Spark Plug Wires are some of the most common upgrades for most of our customers, and yet it’s one of the components we receive the most amount of questions about. What is the best style of performance spark plug wire? What size wire do I want / need? 8.5mm? bigger? smaller?
We tackle most of these subjects and questions here in our Spark Plug Wire FAQ 101. Enjoy!
The purpose of spark plug wires sounds simple enough, transferring energy to delivery spark to the plugs and suppress the Electro Magnetic Interference (EMI) that the spark voltage can create. The difference in EMI emissions stems from the level of resistance in the spark plug wire itself.
Too much resistance can decrease the spark energy that will ultimately diminish the spark plug gains you might otherwise be gaining. While too little resistance can cause EMI noise that could make your driving experience a much more noisy one as the high EMI can interfere with the operation of other electronics on your vehicle, like your radio and speakers.
How to Test My Spark Plug Wires :
Testing your Spark plug wires, or testing the resistance in your spark plug wire is a common maintenance item that should be performed when you feel as though your car may have lost power over some time. What you what to determine is whether or not there is a short or break in the wire that may be interrupting your spark energy that is being delivered to your motor.
Step 1 : Take a analog or digital multimeter, and set the unit to it’s setting to measure ohms. Test your setting and your multimeter by pressing the 2 ends ( positive and negative ) together, this should result in a 0 reading on your unit.
Step 2 : As shown in the diagram, put the black (negative) end in one terminal of the spark plug wire, and the red ( positive ) wire in the other end.
Your wire should be reading a resistance, however the style of wire you are using will dictate how much resistance for the length of wire that you are testing. for 8mm Helicore style wires, you are looking at 750-1200 ohms per foot, as opposed to the 8.5 racing wires may register along 40-50 ohms per foot.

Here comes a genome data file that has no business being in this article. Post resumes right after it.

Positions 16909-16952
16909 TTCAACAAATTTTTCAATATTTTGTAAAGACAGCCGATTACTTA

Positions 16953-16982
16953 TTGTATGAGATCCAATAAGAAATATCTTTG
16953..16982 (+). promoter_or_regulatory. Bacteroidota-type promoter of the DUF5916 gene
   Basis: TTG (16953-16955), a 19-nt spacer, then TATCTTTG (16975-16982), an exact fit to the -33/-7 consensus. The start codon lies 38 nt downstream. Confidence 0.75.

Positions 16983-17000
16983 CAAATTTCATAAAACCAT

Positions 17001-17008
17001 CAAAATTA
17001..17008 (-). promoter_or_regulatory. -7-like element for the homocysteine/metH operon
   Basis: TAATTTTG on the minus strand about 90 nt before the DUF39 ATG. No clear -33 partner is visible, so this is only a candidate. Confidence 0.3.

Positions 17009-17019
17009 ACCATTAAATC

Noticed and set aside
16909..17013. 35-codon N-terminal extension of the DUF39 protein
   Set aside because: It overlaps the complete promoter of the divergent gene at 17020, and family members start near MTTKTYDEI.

Now would also be a good time to check your spark plug wires for signs of burning or arc-through, and take a close look for any cracking or burning on the boots or insulators.
While most performance wire companies, such as MSD or Accel sell helically wound wires around a core or spiral core, solid core wires do not suppress EMI and therefore is not a good solution for most street performance cars.
A : You should always run the manufacturer’s recommendations for plug heat range and gap, failure to follow these guidelines can result in poor gas economy, performance or serious damage to your engine.
A : Once a proper plug is selected, you can experiment with the gap to get the best performance by opening the gap in 0.005″ increments then test to see how much of a gain / loss you have set by changing your spark plug gap.
A : Spark plug wires are a regular maintenance item, like changing your oil or replacing / rotating your tires. If you have an existing ignition box and the vehicle is a daily driver, replacement isn’t as big of an issue. However if you have a high compression motor with forced induction or running nitrous, you will want to change your plugs and check your wires frequently.
When the performance of your vehicle falls off, the gap of your spark plug is likely too large and the plug is struggling to create enough of a spark to ignite the air/fuel mixture. Take this time to lessen this gap and restore your vehicle’s power and fuel efficiency.
While Naturally Aspirated vehicles can use larger gaps, turbo or supercharged vehicles will require a smaller gap to prevent spark blowout.
- Pro Street Staff